Examples Of Different Types Of Criminal Sentences

Posted on: 9 October 2019

If you are facing a criminal charge, you should be aware of the potential penalties you might face if you get convicted. Below is an overview of various forms of criminal sentences.

Concurrent vs. Cumulative

Concurrent and cumulative (consecutive) sentences may be handed out to those convicted of multiple crimes. For the concurrent sentences, all the sentences begin at the same time. For the cumulative sentences, the sentences are served one after the other.

Take an example where a defendant is sentenced to one year in jail for driving under the influence and one year in jail for endangering the life of a minor. For the concurrent sentence, the convict will serve only one year behind bars while for the cumulative sentence, the convict will serve two years behind bars.

Determinate vs. Indeterminate

A determinate sentence runs for a fixed period of time while an indeterminate sentence doesn't have a fixed time. For the indeterminate sentence, the judge may only issue the maximum, minimum, or both sentences.

For example, if a convict is sentenced to five years in jail, then that would be a determinate sentence. If the convict is sentenced to 'at least' five years in jail or 'not more than' eight years in jail, then those would be indeterminate sentences.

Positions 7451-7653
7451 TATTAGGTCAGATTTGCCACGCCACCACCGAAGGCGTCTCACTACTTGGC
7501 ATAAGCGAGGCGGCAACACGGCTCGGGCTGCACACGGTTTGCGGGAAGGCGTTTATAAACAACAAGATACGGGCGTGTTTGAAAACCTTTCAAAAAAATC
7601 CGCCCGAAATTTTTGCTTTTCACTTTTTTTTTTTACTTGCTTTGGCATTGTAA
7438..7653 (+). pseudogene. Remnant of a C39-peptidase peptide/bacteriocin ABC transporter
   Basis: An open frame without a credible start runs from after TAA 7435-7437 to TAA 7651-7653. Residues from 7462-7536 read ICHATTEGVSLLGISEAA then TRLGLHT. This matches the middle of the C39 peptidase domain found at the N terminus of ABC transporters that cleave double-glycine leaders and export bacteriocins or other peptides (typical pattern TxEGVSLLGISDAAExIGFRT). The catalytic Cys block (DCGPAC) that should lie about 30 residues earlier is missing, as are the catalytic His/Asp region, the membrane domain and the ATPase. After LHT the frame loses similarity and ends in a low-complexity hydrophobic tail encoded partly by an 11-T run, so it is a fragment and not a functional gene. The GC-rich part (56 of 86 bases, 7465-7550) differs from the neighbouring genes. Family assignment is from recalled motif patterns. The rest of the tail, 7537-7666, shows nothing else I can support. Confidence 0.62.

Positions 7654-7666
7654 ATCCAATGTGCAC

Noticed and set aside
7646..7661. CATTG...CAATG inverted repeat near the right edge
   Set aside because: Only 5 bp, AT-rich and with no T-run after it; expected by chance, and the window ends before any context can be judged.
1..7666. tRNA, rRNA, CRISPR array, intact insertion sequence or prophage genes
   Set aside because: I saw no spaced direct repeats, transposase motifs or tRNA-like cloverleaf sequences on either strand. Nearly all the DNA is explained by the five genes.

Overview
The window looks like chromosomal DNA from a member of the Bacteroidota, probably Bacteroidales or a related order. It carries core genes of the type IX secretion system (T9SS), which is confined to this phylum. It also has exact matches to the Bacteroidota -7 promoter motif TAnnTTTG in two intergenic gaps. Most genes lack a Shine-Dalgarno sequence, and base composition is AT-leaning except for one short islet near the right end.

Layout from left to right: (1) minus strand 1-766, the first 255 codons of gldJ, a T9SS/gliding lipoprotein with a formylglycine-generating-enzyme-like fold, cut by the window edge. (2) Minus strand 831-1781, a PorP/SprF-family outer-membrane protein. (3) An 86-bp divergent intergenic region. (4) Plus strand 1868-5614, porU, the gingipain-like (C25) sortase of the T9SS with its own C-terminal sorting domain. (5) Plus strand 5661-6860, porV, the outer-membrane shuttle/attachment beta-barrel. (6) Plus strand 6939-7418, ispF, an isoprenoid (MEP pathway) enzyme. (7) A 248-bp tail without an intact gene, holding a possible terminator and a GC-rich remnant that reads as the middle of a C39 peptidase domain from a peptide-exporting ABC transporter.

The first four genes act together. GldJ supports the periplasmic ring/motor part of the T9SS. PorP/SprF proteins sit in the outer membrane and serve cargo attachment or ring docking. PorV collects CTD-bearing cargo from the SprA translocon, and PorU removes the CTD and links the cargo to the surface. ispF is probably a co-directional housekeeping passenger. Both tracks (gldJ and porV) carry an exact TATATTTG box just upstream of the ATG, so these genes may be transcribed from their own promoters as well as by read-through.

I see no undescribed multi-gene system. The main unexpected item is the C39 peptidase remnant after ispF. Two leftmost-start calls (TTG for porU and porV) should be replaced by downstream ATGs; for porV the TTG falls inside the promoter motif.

A straight sentence is one in which the time to be served is exact; it doesn't have a minimum or maximum. Incarceration without parole is usually a form of a straight sentence. For example, if a convict is sentenced to a straight sentence of six years, then they must spend six years behind bars.

Deferred vs. Suspended

A deferred sentence is one that the convict doesn't have to serve immediately; the sentence is postponed to a later date. Typically, deferred sentences come with conditions that the convict must meet or else get sent to jail. In fact, the defendant might not serve any time at all.

For example, if a court gives a defendant a deferred sentence of one year behind bars, the convict doesn't have to serve the sentence immediately. The defendant will only serve the time if they don't satisfy the conditions (for example, committing another crime).

A suspended sentence is more or less like a deferred sentence. The only difference is that the suspended sentence remains on a person's criminal record forever. On the other hand, a deferred sentence doesn't remain on a person's criminal record permanently.

Hopefully, you will get acquitted and not face any of the sentences above. Consult a criminal defense attorney to help you defend your case. Even if your conviction is unavoidable, a lawyer can help you get a relatively lenient sentence.